The State Pension explained

Last updated: 02 Apr 2024

This article provides some essential information about the State Pension including how it is calculated and when you can claim it. 

How much is the State Pension?

The State Pension system was reformed from 6 April 2016. People reaching State Pension Age after that date qualified for a new, flat-rate pension benefit.

From April 2024, the full rate of the new State Pension is £221.20 per week.

The amount of State Pension you get depends on your National Insurance record.

You get a qualifying year towards the State Pension if:

  • You are employed and earning over £123 per week from one employer
  • You are self-employed and paying Class 2 National Insurance (£3.45 per week)
  • You are paying voluntary Class 3 National Insurance (£17.45 per week)
  • You are eligible for National Insurance credits (eg claiming Child Benefit for a child under 12, get Carer’s Allowance, get Employment and Support Allowance)

A minimum of 10 qualifying years are usually needed to qualify for any State Pension.

You need 35 qualifying years to get the full new State Pension (further National Insurance contributions or credits beyond 35 qualifying years do not result in any additional benefit).

Anyone with between 10 and 35 qualifying years will receive a pro rata amount of State Pension (eg someone with 20 qualifying years would receive 20/35ths of the full rate of State Pension).

The system that applied before 6 April 2016 determines the State Pension benefits payable to people who reached State Pension Age before then but can also affect the amount of benefit that people with qualifying years under the old system might be eligible for now.

You can check your own State Pension forecast using this link:

Check your State Pension forecast – GOV.UK (

If you are forecast to get less than the full rate of the new State Pension, then you can consider whether it is worthwhile to pay voluntary (Class 3) National Insurance contributions to boost your entitlement.


At what age will you receive the State Pension?

State Pension is payable from State Pension Age. This is currently 66. It is set to increase to 67 between April 2026 and April 2028 and that timetable was recently confirmed by government. It is set to increase to 68 between April 2044 and April 2046, but that timetable could change.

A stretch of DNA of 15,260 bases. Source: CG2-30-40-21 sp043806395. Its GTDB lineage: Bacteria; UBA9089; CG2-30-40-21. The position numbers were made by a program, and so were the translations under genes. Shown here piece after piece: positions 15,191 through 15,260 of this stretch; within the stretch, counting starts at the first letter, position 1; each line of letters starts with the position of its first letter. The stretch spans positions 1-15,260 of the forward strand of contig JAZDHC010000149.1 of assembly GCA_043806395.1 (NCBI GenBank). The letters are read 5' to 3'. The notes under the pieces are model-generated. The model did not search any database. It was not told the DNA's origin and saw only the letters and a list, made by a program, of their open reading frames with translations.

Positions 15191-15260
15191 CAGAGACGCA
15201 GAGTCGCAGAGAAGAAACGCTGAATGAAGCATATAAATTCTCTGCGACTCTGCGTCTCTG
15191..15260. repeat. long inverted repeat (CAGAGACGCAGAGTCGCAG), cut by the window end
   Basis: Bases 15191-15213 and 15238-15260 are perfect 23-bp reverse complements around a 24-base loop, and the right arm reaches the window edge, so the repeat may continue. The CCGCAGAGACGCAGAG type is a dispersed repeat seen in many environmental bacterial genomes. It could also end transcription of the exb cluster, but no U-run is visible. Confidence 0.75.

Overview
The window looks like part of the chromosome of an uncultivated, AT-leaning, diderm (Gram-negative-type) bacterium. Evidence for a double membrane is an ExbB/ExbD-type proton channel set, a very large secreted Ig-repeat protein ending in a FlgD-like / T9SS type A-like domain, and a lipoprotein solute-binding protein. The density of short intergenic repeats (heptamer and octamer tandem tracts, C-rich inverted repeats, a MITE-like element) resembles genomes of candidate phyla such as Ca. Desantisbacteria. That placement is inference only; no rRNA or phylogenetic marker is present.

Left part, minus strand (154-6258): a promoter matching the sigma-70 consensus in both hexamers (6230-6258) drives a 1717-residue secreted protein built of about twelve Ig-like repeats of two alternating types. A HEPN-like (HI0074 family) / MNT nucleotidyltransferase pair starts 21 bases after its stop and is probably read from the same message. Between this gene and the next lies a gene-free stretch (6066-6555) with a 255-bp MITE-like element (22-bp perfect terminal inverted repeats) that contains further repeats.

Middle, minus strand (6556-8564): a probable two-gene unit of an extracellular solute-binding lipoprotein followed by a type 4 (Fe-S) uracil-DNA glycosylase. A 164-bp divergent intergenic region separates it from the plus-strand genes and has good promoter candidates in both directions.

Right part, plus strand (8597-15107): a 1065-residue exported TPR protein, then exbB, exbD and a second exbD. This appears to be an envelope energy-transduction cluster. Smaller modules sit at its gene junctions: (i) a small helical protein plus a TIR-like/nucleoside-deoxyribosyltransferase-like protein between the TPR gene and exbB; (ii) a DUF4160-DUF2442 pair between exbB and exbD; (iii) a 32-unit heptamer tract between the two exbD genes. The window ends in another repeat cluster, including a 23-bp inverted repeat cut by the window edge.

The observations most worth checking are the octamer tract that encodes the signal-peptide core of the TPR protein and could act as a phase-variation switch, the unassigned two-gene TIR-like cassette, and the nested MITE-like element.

You can check your own State Pension Age under the current legislation using the calculator available from:

Check your State Pension page – GOV>UK (

State Pension Age is subject to regular review and will probably change in the future (though you should expect to get at least 10 years’ notice of any change).

An explanation of how your State Pension Age might be affected by the latest review is available here:

Could you be affected by the decision not to change State Pension Age? | Prospect


Claiming the State Pension

Unlike workplace or personal pensions, there is no option to draw the State Pension early. This means State Pension Age can determine when some people are able to retire (if they cannot afford to retire until their State Pension becomes payable).

You will not get your State Pension automatically, you have to claim it. You can do this online through the following link:

The new State Pension: How to claim – GOV.UK (

If you do not claim your State Pension at State Pension Age, it will be deferred until you claim it a later date. Deferring your State Pension could increase how much you get.

Once in payment, the State Pension will be increased over time. The rules governing increases can get be quite complicated.

In general, the new State Pension (and the Basic State Pension in the old system) must be increased by at least average earnings.

Current policy is for a “triple lock” (increase by the greatest of price inflation, earnings growth or 2.5%) to apply to these pension benefits.

Other elements of State Pension (eg increases from deferring State Pension or the Additional State Pension in the old system) must be increased by at least price inflation.

More information on the rules that apply to the annual increases for different elements of the State Pension are covered in more detail in Calculating the Annual State Pension increase.